Today, I’m focusing on the Winchester Mystery House. Have you heard about this mansion that is located in San Jose, California? Have you been there? It’s claimed that some people are there and they have never left. The Winchester Mystery House is just that – a mystery. It was the residence of Sarah Winchester.
In 1862, she married William Winchester – who came from the family that created the famous Winchester guns. Everything seemed like it was grand and wonderful …for a while.
In 1866, the Winchester’s infant daughter, Annie, passed away from a childhood disease called marasmus. (Marasmus is a form of severe malnutrition and causes a child to look emaciated.) Losing her child caused Mrs. Winchester to fall into a deep depression.
In 1881, Mrs. Winchester’s husband, William, passed away from tuberculosis. Can you imagine watching two of your very close loved ones pass away so early in life? Mrs. Winchester was beside herself and sought help from a spiritualist. Through consulting with the spiritualist, Mrs. Winchester believed her family and her fortune were haunted by the ghosts of the people who had fallen victim to the family Winchester rifles. She was advised that the only way she could appease the ghosts was to move west and build them a house. Not just a house but to continuous build them a house.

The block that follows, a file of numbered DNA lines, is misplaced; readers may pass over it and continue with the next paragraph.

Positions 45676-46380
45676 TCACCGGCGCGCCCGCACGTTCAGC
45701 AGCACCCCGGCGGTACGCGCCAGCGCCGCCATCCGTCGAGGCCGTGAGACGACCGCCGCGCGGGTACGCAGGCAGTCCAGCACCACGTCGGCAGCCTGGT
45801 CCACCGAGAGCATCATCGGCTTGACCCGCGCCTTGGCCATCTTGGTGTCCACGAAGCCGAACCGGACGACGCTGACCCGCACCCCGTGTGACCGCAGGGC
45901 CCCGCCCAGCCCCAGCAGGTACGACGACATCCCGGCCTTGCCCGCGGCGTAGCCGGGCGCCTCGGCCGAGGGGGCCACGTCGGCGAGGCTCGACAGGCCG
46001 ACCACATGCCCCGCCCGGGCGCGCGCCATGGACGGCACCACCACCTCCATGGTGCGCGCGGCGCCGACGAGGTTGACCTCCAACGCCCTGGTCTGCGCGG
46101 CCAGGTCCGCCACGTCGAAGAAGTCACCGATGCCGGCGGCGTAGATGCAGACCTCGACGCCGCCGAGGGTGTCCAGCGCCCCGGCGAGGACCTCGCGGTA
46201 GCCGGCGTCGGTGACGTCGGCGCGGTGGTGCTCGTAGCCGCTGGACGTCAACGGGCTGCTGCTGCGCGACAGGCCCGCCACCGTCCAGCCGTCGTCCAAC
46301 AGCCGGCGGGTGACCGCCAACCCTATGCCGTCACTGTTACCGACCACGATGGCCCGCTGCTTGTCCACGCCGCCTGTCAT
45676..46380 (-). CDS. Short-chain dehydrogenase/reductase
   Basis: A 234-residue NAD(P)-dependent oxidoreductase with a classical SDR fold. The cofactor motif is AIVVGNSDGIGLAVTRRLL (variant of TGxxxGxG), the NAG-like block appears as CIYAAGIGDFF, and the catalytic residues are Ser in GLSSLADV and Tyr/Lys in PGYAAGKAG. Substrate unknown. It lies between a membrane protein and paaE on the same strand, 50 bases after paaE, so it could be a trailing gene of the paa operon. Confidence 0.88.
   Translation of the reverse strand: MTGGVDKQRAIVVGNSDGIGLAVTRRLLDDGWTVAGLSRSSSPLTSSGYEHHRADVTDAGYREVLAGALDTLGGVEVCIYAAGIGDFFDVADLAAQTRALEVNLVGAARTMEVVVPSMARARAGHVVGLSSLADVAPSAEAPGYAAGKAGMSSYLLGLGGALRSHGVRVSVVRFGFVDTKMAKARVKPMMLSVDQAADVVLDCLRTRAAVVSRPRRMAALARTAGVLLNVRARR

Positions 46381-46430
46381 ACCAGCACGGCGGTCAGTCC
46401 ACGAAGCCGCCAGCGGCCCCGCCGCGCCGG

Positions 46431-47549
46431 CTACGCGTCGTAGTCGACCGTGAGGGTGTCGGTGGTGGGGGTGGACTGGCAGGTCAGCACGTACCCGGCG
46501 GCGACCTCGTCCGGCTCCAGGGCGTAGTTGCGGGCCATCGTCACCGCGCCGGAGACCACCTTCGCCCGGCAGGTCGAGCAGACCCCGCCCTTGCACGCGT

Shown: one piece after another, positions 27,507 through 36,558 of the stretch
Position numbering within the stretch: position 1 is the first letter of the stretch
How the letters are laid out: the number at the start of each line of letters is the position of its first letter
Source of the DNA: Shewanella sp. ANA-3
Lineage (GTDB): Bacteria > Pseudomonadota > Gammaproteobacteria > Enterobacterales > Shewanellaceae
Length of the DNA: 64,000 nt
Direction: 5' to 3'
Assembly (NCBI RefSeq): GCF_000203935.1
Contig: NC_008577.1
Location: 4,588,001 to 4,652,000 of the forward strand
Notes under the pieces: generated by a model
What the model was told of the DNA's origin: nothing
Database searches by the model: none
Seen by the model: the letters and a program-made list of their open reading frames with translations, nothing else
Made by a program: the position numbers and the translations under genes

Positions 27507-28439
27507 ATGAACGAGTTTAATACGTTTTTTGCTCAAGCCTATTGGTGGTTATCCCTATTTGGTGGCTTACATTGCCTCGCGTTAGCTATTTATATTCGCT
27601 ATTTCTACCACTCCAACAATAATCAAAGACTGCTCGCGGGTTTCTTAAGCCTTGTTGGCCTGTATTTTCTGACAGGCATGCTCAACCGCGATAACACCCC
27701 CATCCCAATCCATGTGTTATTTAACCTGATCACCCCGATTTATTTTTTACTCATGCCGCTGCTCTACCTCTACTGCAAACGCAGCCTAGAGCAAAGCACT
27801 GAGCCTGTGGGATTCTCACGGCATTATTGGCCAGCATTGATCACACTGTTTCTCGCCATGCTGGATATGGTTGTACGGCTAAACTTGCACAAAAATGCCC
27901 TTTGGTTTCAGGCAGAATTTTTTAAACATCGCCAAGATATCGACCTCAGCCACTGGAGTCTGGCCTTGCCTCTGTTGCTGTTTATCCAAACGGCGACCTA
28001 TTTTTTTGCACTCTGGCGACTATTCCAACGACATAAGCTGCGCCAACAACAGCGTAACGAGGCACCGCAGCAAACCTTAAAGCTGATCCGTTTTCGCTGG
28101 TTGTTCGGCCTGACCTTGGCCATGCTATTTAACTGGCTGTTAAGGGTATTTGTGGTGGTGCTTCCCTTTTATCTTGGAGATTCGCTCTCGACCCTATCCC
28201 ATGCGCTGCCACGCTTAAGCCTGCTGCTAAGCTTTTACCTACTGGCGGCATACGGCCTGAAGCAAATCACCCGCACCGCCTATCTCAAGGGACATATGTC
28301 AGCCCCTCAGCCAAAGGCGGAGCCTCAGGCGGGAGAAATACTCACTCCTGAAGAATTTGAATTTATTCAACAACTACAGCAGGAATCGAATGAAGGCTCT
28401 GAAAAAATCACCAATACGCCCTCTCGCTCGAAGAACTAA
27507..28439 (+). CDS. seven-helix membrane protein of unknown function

In 1884, Mrs. Winchester moved west to San Jose, California and bought an unfinished farmhouse . Work began immediately. Mrs. Winchester would hold nightly seances to speak with the spirits to help guide her in how the house would be worked on the following date. In the morning, she would meet with her construction workers and give them the plans. Did the plans make sense? You decide.
- There are roughly 160 rooms, including 40 bedrooms;
- 2 ballrooms (one completed and one unfinished);
- 47 fireplaces;
- Over 10,000 panes of glass;
- 17 chimneys (with evidence of two others);
- 2 basements with three elevators.
- It has gold and silver chandeliers and hand-inlaid parquet floors and trim;
- There are doors and stairways that lead nowhere and a vast array of colors and materials.